FORT COLLINS, Colo. — How would today’s weather patterns look in a warmer, wetter atmosphere – an expected shift portended by climate change?
Colorado State University researcher Kristen Rasmussen offers new insight into this question – specifically, how thunderstorms would be different in a warmer world.
The assistant professor of atmospheric science works at the interface of weather and climate. She is lead author on a new paper in Climate Dynamics that details high-resolution climate simulations across the continental United States. Her results suggest that extreme thunderstorms, or what atmospheric scientists call convective systems, will increase in frequency under a warmer climate scenario. This shift would be caused by fundamental changes in thermodynamic conditions of the atmosphere.
High-resolution dataset from NCAR
For the study, Rasmussen employed a powerful new dataset developed by the National Center for Atmospheric Research (NCAR) in Boulder, Colorado, where Rasmussen completed postdoctoral work before joining the CSU faculty in 2016.
The scientists generated the enormous dataset by running NCAR’s Weather Research and Forecasting model at an extremely high resolution of about 4 kilometers (about 2.5 miles), across the entire contiguous U.S. Typical climate models only resolve to about 100 kilometers (about 62 miles) – not nearly the detail available in the new dataset. Included in the new data are finer-scale cloud processes than have been available in previous climate models.
Using the dataset and collaborating with NCAR researchers, Rasmussen led analysis of detailed climate simulations. The first control simulation included weather patterns from 2000-2013. The second simulation overlaid that same weather data with a “pseudo global warming” technique using an accepted scenario that assumes a 2- to 3-degree increase in average temperature, and a doubling of atmospheric carbon dioxide.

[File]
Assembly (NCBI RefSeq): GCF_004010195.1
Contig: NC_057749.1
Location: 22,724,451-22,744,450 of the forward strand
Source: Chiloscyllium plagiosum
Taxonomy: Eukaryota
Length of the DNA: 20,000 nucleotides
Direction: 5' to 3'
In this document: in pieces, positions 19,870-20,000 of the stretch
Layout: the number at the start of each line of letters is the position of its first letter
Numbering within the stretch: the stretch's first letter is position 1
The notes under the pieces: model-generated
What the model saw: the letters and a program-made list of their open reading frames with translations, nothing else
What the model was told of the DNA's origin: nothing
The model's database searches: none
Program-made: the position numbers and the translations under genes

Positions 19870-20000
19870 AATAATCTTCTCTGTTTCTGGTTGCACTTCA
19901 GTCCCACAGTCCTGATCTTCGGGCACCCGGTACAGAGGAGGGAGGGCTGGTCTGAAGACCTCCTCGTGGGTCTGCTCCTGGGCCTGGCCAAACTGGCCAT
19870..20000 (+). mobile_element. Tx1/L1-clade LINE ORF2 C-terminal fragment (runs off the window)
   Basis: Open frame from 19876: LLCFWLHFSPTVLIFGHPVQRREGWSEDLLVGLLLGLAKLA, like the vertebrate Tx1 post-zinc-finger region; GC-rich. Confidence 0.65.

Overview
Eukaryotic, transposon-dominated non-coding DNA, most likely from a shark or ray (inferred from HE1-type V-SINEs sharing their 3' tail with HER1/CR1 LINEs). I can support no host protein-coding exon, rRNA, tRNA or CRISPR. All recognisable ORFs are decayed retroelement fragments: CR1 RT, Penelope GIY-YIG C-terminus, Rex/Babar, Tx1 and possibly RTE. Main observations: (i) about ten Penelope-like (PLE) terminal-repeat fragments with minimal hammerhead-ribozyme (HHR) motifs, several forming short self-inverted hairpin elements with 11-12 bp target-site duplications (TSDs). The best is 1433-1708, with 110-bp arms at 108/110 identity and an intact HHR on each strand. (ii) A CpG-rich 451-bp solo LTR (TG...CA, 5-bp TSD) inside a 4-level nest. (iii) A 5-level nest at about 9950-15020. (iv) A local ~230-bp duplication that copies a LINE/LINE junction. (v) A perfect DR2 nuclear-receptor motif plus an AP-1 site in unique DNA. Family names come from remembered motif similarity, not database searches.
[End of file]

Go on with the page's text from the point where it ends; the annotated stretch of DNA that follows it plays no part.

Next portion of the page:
“When we compared the current convective population to the future, we found that weak to moderate storms decrease in frequency, whereas the most intense storms increase in frequency,” Rasmussen said. “This is an indication of a shift in the convective population, and it gives us a picture of how changes in climate may affect the occurrence of thunderstorms.”
To explain this finding, the study also showed that while the amount of energy available for convection increases in a warmer and moister climate, the energy inhibiting convection also increases. The relationships of these shifts provide a thermodynamic explanation for increasing or decreasing numbers of storms.
Accounting for clouds
Current climate models do not properly account for cloud processes and have made assumptions about their behavior. In fact, cloud and mesoscale, or medium-scale, processes in the atmosphere are among the biggest uncertainties in today’s climate models, Rasmussen said.
“Now that global climate models are being run at higher resolution, they need more information about the physical processes of clouds, in order to better understand all the ramifications of climate change,” she said. “This was one of the motivations behind the study.”
In Rasmussen’s study, cloud behavior was more realistically defined using data resolved in 4-kilometer blocks. That meant she could resolve topographical features like the Rocky Mountains and allow the thunderstorms to develop naturally in their environment. Her study accounted for propagation of organized storms, and also included correct daily precipitation cycles across the U.S., neither of which are accurately represented in current climate models.
NCAR plans more climate simulations that include even finer-scale detail of weather processes. Rasmussen hopes to conduct follow-up studies that account for shifts in the storm track, which was not reflected in her most recent study.
— Anne Manning, Colorado State University
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